Back to the stone age? US imposes new sanctions against China

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Back to the stone age? US imposes new sanctions against China
Back to the stone age? US imposes new sanctions against China
10 October, 14:57EconomyPhoto: AFP
Experts predict that restrictions on sales of US chips to China for artificial intelligence computing could throw Chinese companies back into the distant past.

The market value of shares of leading Chinese electronic chip makers fell immediately by $ 8.6 billion on Monday, October 10 after the US imposed a new batch of economic sanctions against China, according to the leading British analytical financial publication Financial Times . This comes after Washington unveiled new export control rules on Friday, Oct. 7, which restrict the sale of US-made semiconductors unless suppliers obtain an export license.

The paper's experts argue that restrictions on US sales of artificial intelligence chips to China could send Chinese companies back to the Stone Age. The new restrictions imply that the US authorities themselves will issue special licenses for the export to China of semiconductors for the production of artificial intelligence calculations made using American technologies. The supply of technology and equipment to China that it could use to create its own chips is also limited. Exactly the same conditions are introduced for US citizens cooperating with Chinese chip manufacturers. These Washington restrictions are meant to curb Beijing's plans for technological self-sufficiency.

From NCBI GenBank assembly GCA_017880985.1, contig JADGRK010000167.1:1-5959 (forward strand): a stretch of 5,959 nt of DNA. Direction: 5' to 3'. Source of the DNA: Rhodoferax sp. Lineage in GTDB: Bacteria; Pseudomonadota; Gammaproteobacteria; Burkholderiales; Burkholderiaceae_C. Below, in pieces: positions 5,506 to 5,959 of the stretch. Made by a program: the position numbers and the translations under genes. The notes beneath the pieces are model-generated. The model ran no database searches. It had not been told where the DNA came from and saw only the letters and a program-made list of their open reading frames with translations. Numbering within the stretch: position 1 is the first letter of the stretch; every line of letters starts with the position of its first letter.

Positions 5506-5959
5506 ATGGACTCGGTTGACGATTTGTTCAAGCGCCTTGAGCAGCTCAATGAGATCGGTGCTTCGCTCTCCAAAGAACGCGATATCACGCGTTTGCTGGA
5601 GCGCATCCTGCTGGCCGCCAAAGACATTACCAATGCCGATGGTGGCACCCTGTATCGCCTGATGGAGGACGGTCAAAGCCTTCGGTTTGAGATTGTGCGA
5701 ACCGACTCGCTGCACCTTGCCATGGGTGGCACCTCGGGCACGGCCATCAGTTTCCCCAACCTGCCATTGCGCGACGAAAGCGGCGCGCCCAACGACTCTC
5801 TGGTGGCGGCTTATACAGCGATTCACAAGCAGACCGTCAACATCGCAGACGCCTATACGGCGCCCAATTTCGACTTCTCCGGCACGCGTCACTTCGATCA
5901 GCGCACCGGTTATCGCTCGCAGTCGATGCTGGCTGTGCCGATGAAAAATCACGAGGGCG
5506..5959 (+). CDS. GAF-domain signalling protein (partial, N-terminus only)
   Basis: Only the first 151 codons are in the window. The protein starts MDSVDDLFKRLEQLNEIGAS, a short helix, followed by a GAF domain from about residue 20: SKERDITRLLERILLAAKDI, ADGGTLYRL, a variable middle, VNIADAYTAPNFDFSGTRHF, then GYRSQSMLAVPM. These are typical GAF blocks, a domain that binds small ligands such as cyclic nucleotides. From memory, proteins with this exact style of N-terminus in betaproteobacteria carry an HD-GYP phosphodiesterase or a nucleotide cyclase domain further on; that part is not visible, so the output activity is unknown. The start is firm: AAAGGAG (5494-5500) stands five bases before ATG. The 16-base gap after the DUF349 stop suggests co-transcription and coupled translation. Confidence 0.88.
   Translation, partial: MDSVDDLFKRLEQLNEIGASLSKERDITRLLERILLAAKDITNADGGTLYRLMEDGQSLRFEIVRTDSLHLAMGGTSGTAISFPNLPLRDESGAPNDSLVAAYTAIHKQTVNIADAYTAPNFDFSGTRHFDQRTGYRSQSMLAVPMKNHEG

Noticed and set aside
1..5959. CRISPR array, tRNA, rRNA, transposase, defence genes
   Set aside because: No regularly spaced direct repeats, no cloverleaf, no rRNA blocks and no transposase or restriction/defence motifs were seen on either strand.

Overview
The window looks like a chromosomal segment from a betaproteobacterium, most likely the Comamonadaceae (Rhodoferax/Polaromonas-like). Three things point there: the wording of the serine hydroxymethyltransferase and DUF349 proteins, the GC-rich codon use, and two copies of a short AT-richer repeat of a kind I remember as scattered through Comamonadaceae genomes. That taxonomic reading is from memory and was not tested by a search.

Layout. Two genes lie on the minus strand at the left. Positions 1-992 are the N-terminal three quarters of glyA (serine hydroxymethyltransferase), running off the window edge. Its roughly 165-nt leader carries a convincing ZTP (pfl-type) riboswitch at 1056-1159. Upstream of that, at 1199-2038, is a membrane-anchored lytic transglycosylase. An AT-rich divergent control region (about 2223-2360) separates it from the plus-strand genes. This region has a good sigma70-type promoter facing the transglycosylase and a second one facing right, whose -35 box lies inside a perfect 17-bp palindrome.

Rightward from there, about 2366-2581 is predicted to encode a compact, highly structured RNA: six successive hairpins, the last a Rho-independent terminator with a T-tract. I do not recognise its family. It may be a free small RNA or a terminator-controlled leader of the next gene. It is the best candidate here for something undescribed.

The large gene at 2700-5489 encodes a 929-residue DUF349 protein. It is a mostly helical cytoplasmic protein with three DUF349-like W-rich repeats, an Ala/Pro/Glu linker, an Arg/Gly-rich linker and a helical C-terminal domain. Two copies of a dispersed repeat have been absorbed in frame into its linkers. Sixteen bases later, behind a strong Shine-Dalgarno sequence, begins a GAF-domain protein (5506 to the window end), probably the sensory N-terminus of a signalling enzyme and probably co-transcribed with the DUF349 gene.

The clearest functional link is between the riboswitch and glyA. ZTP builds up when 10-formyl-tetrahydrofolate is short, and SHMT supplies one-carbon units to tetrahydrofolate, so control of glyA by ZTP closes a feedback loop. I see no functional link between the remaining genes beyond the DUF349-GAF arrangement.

After the announcement of these measures, the shares of the largest Chinese chipmaker Semiconductor Manufacturing International Corp, fell in Hong Kong trading by 4%, Hua Hong Semiconductor - by 9.4%, and Shanghai Fudan Microelectronics - by as much as 20.2%.

The US Department of Commerce said it added 31 companies to its "unverified list" to make it harder for Chinese companies to manufacture or obtain advanced computer chips vital to cutting-edge technology.

China's end-user-based semiconductor market is known to account for almost a quarter of global demand.

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